Utilities Keep Their Cool, At What Cost?
- Aug 17, 2020 11:17 pm GMT
From northern Montana to southern California, some 56 million people are under excessive heat warnings or heat advisories. Utilities are asking customers to conserve energy as they battle high temperatures. Sacramento, California, saw its hottest August day on record Sunday, of 112 degrees. Los Angeles, Las Vegas, Seattle, Phoenix and Salt Lake City all broke daily temperature records, some as high as 115 degrees. California Independent System Operator (ISO) Chair Steve Berberich said "it is near certain" that utilities will have to cut off power to "millions" of people this week. However, Gov. Gavin Newsom is investigating that action, saying, “Residents, communities and other governmental organizations did not receive sufficient warning that these de-energizations could occur. Collectively, energy regulators failed to anticipate this event and to take necessary actions to ensure reliable power to Californians. This cannot stand.” High temperatures present various challenges, especially during a pandemic, but record heat hits low-income families the hardest. Energy bills in much of America “will be much, much higher,” said Cisco DeVries, a former White House aide and the CEO of OhmConnect, a company that helps households manage power demand. “With sheltering in place, people aren’t leaving their homes to seek air-conditioned refuge elsewhere, so they will be heavily reliant on their units to cool down their homes.” Many are hard-pressed to make their monthly payments for utilities: according to government data, more than one in three US households struggle to pay their utility bills. So the suspended disconnection moratorium is helping communities but how much is it hurting utilities?
As of June 30, Dominion Energy customers’ unpaid electricity bills from a state-ordered moratorium on disconnections totaled $116.6 million. Despite that figure, if it gets a green light from regulators, Dominion spokesman Rayhan Daudani says the utility is ready to extend the moratorium on disconnections to October. Daudani also said Dominion believes its extended payment plans and EnergyShare program can help both the company and its customers cope into the autumn. They have added another $1 million to the EnergyShare program. The year-round assistance program helps qualified customers pay energy bills for heating and/or cooling and provides free home energy assessments and energy efficiency upgrades.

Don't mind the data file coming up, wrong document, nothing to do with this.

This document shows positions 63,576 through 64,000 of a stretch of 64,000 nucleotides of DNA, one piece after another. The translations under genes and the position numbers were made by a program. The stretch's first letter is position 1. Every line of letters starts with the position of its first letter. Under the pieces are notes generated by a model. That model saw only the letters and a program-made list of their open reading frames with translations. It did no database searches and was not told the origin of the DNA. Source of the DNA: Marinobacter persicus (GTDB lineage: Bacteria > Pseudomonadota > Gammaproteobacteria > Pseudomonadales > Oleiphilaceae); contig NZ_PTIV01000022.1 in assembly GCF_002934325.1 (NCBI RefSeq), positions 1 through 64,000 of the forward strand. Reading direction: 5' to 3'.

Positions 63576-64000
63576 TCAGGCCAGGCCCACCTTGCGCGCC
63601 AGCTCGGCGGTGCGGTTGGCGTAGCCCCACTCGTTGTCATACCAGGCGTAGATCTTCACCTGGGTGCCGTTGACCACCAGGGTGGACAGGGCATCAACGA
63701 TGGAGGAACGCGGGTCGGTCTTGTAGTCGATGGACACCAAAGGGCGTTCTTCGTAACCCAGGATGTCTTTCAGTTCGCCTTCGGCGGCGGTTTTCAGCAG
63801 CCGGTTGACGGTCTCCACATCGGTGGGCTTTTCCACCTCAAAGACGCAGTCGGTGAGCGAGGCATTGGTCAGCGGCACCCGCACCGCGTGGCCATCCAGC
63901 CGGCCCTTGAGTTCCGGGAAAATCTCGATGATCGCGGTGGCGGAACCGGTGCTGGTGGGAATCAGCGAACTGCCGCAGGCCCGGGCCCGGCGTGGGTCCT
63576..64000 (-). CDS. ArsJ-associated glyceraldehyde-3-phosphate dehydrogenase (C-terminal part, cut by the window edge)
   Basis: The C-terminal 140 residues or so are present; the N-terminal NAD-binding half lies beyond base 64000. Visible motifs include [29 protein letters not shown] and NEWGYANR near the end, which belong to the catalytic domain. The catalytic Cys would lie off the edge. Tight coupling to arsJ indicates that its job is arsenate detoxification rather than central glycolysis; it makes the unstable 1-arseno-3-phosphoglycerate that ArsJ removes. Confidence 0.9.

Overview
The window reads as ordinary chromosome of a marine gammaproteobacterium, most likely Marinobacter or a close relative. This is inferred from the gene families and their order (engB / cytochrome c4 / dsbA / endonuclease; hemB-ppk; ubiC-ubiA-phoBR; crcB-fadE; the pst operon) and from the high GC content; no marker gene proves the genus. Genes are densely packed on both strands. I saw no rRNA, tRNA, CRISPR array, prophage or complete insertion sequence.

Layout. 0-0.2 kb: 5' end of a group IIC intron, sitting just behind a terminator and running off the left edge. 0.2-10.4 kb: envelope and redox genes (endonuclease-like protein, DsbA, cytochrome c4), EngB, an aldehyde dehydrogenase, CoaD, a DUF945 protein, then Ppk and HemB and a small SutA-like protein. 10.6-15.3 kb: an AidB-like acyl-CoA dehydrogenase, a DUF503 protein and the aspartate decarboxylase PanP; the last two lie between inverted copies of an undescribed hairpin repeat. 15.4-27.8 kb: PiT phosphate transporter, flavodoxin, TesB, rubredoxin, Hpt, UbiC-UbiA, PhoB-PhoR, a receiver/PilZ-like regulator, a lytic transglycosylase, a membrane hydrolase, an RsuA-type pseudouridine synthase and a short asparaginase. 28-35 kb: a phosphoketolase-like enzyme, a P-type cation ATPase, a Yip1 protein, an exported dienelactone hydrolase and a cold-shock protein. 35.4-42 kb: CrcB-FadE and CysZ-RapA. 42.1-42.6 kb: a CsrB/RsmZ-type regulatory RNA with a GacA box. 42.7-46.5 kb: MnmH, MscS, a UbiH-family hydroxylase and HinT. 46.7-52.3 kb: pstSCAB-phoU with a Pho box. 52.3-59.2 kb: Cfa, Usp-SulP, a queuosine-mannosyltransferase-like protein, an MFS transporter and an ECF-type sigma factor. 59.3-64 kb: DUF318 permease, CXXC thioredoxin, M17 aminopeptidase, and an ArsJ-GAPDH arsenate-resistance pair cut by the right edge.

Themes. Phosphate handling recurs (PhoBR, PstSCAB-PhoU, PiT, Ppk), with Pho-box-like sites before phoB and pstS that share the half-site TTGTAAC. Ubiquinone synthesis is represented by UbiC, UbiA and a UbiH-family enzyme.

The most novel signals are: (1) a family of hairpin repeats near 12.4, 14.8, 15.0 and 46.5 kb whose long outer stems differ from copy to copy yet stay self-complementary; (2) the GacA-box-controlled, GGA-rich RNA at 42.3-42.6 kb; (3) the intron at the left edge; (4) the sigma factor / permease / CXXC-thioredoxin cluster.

Other utilities serving Hampton Roads with past due bills include Virginia Gas, with a total of $6.9 million; Columbia Gas of Virginia, $6.4 million; A&N Electric Cooperative, $791,619 and Prince George Electric Cooperative, $288,411. FirstEnergy's Pennsylvania utilities are encouraging customers to set up payment plans and bill assistance to avoid unmanageable balances. Duke Energy will gradually return to standard business practices and starting in September, customers will have additional time to pay outstanding balances, set up a flexible payment plan with no down payment required and have late fees waived.
While you continue to provide reliable energy to customers, what is your utility doing to beat the heat and offset pandemic-related losses?